Bruce Sinofsky

Documentarian, Editor
New York-based documentarian Bruce Sinofsky got his start with Maysles Films, the "direct cinema" producers of such fare as "Salesman" (1969) and "Gimme Shelter" (1970), which he joined in 1977 while still a student at ... Read more »
Born: 03/31/1956 in Boston, Massachusetts, USA

Filmography

Director (11)

Oprah's Master Class: Civil Rights Special 2014 - 2015 (TV Show)

Director

Paradise Lost 3: Purgatory 2010 (Movie)

(Director)

The Addiction Project 2006 - 2007 (TV Show)

Director

Metallica: Some Kind of Monster 2004 (Movie)

(Director)

Hollywood High 2002 - 2003 (TV Show)

Director

Paradise Lost 2: Revelations 1999 - 2000 (TV Show)

Director

The Begging Game 1994 - 1995 (TV Show)

Director

Brother's Keeper 1992 (Movie)

(Director)
Producer (7)

Very Semi-Serious 2015 (Movie)

(Executive Producer)

Paradise Lost 3: Purgatory 2010 (Movie)

(Producer)

Metallica: Some Kind of Monster 2004 (Movie)

(Producer)

Brother's Keeper 1992 (Movie)

(Producer)

Running Fence 1977 (Movie)

(Associate Producer)

West Memphis Three (Movie)

(Executive Producer)
Editor (3)

Brother's Keeper 1992 (Movie)

(Editor)

Terminal Bliss 1992 (Movie)

(Editor)
Production Management (1)

Brother's Keeper 1992 (Movie)

(Post-Production Supervisor)
Writer (1)

Brother's Keeper 1992 (Movie)

(Screenplay)
Actor (1)

Film School 2004 - 2005 (Tv Show)

Actor
Other (1)

Amandla! A Revolution In Four-Part Harmony 2003 (Movie)

(Creative Consultant)

Biography

New York-based documentarian Bruce Sinofsky got his start with Maysles Films, the "direct cinema" producers of such fare as "Salesman" (1969) and "Gimme Shelter" (1970), which he joined in 1977 while still a student at NYU. Within a year, he had worked his way up to associate producer, working on such projects as the Christo documentary "Running Fence" (1978). In 1989, Sinofsky met new Maysles employee Joe Berlinger and the pair collaborated on the documentary short "Outrageous Taxi Stories" (with Berlinger directing and Sinofsky editing). In 1988, Berlinger left Maysles to found his own production house, Creative Thinking International, Ltd. Three years later, Sinofsky also departed and purchased a 50 percent interest in Creative Thinking. Their first production was the jointly produced, directed and edited "Brother's Keeper" (1992) which--after a slow start--became the most successful self-distributed documentary to date. This story of a rural eccentric accused of his brother's mercy killing earned numerous critical prizes including the 1992 New York Film Critics Citation as Best Documentary. Sinofsky also edited Jordan Alan's feature debut, "Terminal Bliss" (1992), a teen triangle drama. "Brother's Keeper" established the Berlinger/Sinofsky look: cinema-verite, with no narration, scant subtitles and no artsy cinematic effects. The filmmakers tend to gain the trust of the participants, allowing them to tell their own stories in their own way, sometimes hanging themselves with their own words. Their official TV debut was "The Begging Game" an installment of "Frontline" (PBS, 1995), which followed the fortunes and misfortunes of several New York panhandlers. In 1996, the team had another success with the grisly and unsettling documentary feature "Paradise Lost: The Child Murders at Robin Hood Hills". It began as the story of three uneducated teens accused of a triple murder, but developed into an uncertain look at mob stereotyping, local (Arkansas) mentalities and the flaws of the legal system. This acclaimed production premiered at the 1996 Sundance Film Festival before airing on HBO (June 1996). It also eventually received a theatrical release, picking up awards and critical praise. The success of the film led not only to two sequels, "Paradise Lost 2: Revelations" (2000) and "Paradise Lost 3: Purgatory" (2011), but to the exoneration and release of the films' subjects, dubbed the West Memphis 3. A film about the depiction of drug use and abuse in films, "Hollywood High" (AMC 2003), preceded an in-depth--at times uncomfortably revealing--documentary about the metal band Metallica during the emotionally fraught recording of a new album. The film, "Metallica: Some Kind of Monster" (2004), garnered stronger reviews than the resulting record. Bruce Sinofsky died of complications from diabetes on February 21, 2015. He was 58 years old.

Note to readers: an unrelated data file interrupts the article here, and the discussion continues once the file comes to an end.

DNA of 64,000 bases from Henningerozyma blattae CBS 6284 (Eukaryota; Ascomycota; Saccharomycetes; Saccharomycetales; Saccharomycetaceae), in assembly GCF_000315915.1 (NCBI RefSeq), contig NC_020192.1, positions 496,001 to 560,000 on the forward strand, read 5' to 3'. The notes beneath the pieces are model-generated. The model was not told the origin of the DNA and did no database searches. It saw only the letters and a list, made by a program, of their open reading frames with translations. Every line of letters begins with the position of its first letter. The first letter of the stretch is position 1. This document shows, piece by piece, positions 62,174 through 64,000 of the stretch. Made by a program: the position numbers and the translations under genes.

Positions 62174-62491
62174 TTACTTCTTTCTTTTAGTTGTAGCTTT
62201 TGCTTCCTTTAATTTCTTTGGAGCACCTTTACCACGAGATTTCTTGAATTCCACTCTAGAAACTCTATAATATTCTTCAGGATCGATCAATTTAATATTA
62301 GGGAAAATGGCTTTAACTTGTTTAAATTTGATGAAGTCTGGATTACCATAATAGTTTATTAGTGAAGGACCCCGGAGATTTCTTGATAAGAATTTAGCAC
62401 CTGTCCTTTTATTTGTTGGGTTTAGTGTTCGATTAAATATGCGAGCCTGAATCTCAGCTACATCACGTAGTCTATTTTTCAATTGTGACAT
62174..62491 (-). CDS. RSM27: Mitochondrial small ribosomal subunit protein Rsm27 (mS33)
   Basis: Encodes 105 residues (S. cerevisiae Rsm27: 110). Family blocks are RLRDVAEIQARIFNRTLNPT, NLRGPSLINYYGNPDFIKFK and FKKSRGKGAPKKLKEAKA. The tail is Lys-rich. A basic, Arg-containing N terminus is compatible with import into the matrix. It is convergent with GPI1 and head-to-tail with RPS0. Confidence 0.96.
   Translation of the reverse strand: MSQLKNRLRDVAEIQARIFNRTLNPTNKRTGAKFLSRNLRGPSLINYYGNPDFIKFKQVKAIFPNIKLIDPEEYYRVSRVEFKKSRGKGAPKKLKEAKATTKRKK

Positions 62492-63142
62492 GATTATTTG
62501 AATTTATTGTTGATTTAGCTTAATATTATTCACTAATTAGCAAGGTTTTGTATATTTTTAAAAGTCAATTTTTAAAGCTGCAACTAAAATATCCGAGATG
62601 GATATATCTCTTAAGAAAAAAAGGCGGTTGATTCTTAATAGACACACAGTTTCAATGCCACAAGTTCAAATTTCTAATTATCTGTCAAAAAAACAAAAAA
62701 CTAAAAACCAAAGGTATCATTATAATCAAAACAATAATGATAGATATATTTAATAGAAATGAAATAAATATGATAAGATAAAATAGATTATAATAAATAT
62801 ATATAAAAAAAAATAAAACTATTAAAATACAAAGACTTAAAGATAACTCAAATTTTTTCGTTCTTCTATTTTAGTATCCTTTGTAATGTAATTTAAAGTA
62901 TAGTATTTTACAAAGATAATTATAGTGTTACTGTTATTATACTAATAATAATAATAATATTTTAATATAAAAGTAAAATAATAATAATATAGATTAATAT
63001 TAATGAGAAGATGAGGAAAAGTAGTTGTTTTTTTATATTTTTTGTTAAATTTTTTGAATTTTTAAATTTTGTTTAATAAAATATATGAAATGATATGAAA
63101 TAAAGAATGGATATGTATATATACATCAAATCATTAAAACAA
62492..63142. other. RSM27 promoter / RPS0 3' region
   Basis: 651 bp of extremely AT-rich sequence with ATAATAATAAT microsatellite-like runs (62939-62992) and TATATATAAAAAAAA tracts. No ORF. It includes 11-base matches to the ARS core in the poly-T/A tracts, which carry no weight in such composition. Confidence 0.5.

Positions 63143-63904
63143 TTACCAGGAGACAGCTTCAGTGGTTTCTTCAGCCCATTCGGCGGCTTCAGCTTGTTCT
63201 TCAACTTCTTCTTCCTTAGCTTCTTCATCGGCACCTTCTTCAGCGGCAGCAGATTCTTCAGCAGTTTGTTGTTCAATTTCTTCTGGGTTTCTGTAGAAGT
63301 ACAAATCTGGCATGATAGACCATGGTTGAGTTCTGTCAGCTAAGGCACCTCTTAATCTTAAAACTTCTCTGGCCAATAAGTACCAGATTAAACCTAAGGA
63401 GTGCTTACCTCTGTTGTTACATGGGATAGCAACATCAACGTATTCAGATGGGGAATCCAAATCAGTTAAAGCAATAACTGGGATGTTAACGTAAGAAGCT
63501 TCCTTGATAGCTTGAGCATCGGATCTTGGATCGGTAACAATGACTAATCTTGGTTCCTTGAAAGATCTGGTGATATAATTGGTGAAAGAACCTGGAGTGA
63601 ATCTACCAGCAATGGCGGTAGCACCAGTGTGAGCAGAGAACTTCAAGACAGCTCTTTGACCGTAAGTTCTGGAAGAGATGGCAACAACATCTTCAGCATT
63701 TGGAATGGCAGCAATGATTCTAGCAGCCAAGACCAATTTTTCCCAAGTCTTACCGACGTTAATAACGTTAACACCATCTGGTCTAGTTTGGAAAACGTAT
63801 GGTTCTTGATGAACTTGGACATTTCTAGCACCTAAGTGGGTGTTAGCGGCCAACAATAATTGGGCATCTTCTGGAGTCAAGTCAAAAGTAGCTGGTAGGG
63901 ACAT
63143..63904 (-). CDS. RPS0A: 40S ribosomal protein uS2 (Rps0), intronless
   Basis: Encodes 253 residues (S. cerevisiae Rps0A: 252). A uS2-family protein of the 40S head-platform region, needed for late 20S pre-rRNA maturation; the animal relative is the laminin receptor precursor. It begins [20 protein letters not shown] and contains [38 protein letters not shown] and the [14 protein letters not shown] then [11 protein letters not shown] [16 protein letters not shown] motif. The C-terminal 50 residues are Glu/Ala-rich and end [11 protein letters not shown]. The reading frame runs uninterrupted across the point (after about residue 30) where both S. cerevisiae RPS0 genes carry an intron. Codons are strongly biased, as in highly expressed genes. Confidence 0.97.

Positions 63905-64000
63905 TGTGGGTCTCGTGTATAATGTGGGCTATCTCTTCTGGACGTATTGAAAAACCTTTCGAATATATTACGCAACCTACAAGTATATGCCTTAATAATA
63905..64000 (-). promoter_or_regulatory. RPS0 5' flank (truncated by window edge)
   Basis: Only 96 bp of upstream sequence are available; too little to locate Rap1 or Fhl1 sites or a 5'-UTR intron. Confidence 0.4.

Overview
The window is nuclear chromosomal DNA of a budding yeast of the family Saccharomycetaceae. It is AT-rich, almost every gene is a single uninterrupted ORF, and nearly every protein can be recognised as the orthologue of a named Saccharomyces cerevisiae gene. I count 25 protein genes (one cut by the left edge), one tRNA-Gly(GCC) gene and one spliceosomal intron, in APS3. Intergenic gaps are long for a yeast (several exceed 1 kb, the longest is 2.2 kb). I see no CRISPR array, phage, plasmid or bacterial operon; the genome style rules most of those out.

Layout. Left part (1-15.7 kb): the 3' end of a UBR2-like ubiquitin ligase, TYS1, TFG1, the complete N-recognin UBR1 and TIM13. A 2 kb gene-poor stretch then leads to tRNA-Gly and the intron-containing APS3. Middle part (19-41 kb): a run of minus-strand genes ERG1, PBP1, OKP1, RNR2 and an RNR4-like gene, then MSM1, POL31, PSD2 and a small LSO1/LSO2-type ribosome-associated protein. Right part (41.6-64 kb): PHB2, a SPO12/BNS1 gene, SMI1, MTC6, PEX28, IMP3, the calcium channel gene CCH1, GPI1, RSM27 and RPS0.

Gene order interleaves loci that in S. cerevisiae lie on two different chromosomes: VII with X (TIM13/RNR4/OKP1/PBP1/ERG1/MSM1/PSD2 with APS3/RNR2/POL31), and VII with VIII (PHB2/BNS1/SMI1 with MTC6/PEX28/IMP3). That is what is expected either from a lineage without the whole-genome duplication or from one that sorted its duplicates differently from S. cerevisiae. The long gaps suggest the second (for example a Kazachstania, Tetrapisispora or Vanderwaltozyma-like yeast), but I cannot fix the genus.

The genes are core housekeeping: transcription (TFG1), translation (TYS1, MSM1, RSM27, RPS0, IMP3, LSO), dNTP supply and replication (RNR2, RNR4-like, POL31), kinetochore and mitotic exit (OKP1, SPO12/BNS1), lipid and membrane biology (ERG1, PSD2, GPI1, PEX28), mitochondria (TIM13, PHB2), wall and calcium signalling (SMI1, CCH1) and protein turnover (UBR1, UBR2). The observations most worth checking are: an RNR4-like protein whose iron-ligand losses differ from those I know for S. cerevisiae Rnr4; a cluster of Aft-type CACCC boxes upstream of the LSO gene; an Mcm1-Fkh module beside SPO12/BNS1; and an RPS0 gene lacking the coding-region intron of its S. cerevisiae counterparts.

Relationships

Florence Boissinot

Wife

Albert Joseph Sinofsky

Father

Beebe Ruth Sinofsky

Mother

Kenneth Sinofsky

Brother

Debra Sinofsky Gibbons

Sister

EDUCATION

Newton North High School

Newton , Massachusetts 1974

New York University

New York , New York 1978

Milestones

2004

Directed the documentary "Metallica: Some Kind of Monster" which followed the band for the better part of 2001-2003

2001

Directed the documentary "American Masters: Good Rockin' Tonight - The Legacy of Sun Records" (PBS)

1999

Produced and co-directed "Paradise Lost 2: Revelations" which revisited the case and focused on those who felt those originally convicted might be innocent

1996

Co-produced and co-directed (with Berlinger) the acclaimed documentary "Paradise Lost: The Child Murders at Robin Hood Hills"; also edited; film premiered at the Sundance Film Festival before airing on HBO

1995

With Berlinger, filmed "The Begging Game", a segment of the PBS TV series "Frontline"

1994

Berlinger and Sinofsky formed Gray Matter, a commercial production house

1992

First feature-length collaboration, "Brother's Keeper"

1992

Edited first fictional film, "Terminal Bliss"

1991

Sinofsky left Maysles Films to buy 50 percent of Berlinger's production house Creative Thinking, Inc. (formed 1988)

1989

First collaboration with Joe Berlinger, editing the short "Outrageous Taxi Stories"

Worked at Maysles Films, beginning as post-production supervisor and editor

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